Leslie Nielsen has died at the age of 84 from complications of pneumonia. Nielsen is best known for his comic acting, something he arrived at in later years. But once he was better known for more serious roles.
For those of us of a certain age, Leslie Nielsen is best regarded for the role of Commander J.J. Adams, who captained a star ship in the classic film “Forbidden Planet,” which came out in 1956. Based rather loosely on Shakespeare’s “The Tempest,” “Forbidden Planet” is still well-praised for being intelligent science fiction in an era when such was very rare indeed.
Walter Pidgeon played a scientist who had studied an alien technology far too thoroughly, with disastrous results. Anne Francis was his lovely and somewaht socially unschooled daughter. The movie also featured Robby the Robot as a character.
In the 1960s and 1970s, Nielsen appeared as a guest star in television shows almost too numerous to be mentioned. Looking at his career, it seemed that if something aired during those two decades, Nielsen appeared on it at one time or another.
In 1972, the actor appeared as the Captain of the ill-fated SS Poseidon in the Irwin Allen disaster movie “The Poseidon Adventure,” about a cruise ship that is turned upside down by a giant tsunami and of the adventures of a handful of survivors trying to get out. Nielsen ‘s character is killed practically in the first reel.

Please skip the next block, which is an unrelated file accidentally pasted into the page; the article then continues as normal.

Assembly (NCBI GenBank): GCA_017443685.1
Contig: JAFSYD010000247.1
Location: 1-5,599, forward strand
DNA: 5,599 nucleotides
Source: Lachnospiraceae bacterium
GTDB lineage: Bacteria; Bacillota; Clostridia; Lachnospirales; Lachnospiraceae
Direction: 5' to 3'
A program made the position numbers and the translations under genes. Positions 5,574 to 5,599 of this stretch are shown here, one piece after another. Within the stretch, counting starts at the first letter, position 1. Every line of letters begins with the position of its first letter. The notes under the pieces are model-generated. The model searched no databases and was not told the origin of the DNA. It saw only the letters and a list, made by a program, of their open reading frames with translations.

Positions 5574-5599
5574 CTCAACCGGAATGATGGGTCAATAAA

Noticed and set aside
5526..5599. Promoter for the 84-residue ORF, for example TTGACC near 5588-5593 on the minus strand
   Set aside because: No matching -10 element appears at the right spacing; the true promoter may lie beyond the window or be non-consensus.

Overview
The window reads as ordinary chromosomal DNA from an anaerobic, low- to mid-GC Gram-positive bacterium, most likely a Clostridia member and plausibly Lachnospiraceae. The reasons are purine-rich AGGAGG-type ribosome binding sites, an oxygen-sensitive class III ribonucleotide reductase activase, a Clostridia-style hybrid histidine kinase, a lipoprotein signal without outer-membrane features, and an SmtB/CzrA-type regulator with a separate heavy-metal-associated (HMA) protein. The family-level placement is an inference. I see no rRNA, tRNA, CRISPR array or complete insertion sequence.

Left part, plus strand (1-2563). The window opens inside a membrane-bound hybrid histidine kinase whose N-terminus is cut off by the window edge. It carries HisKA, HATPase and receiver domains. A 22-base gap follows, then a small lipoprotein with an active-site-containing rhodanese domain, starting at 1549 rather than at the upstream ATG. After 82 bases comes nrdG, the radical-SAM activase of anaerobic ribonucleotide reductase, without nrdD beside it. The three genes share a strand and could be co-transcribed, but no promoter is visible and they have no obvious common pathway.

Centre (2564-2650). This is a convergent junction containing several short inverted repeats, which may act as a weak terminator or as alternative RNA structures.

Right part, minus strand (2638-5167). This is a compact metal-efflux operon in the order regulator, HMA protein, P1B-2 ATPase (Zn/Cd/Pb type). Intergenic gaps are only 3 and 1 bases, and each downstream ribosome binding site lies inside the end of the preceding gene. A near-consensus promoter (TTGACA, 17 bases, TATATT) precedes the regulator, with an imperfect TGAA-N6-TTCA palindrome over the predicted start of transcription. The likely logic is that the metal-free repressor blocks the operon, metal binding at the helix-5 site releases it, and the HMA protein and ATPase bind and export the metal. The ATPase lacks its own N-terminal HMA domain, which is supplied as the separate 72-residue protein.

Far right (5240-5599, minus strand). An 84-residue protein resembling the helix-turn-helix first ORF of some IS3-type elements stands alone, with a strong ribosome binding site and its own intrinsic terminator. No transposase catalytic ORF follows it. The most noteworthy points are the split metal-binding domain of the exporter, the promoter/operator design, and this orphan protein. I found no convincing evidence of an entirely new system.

Leslie Nielsen ‘s career started to take a comic turn when he appeared as a doctor in the surreal parody of Airplane disaster films, “Airplane!” With his absurd-but-deadpan dialogue, Nielsen showed that he had perfect timing to deliver laugh lines in abundance. (“And don’t call me Shirley.”) He would reprise the role in a sequel.
Nielsen was to create a classic role as the stumbling, bumbling detective in the short-run series “Police Squad!,” known as much for its sight gags as for the star’s dry humor. The series was spun off into “The Naked Gun” series of movies.
While Nielsen still did the occasional dramatic role as a guest star on a TV series, he became more and more known as a comic actor. He played Dracula in Mel Brooks’ last film, “Dracula: Dead and Loving It.”
As Nielsen grew older, many of his comedies became more and more forgettable, churned out in a hurry to try to capitalize on his talent without taking the time to do good jokes. Typical of this era was “American Carol,” the noble but failed attempt to do conservative satire. It was a somewhat sad finish to a career that included not only great comedy, but awe-inspiring drama. But we remember Leslie Nielsen for “Forbidden Planet” and “Airplane!” best of all.
Source: Leslie Nielsen, IMDB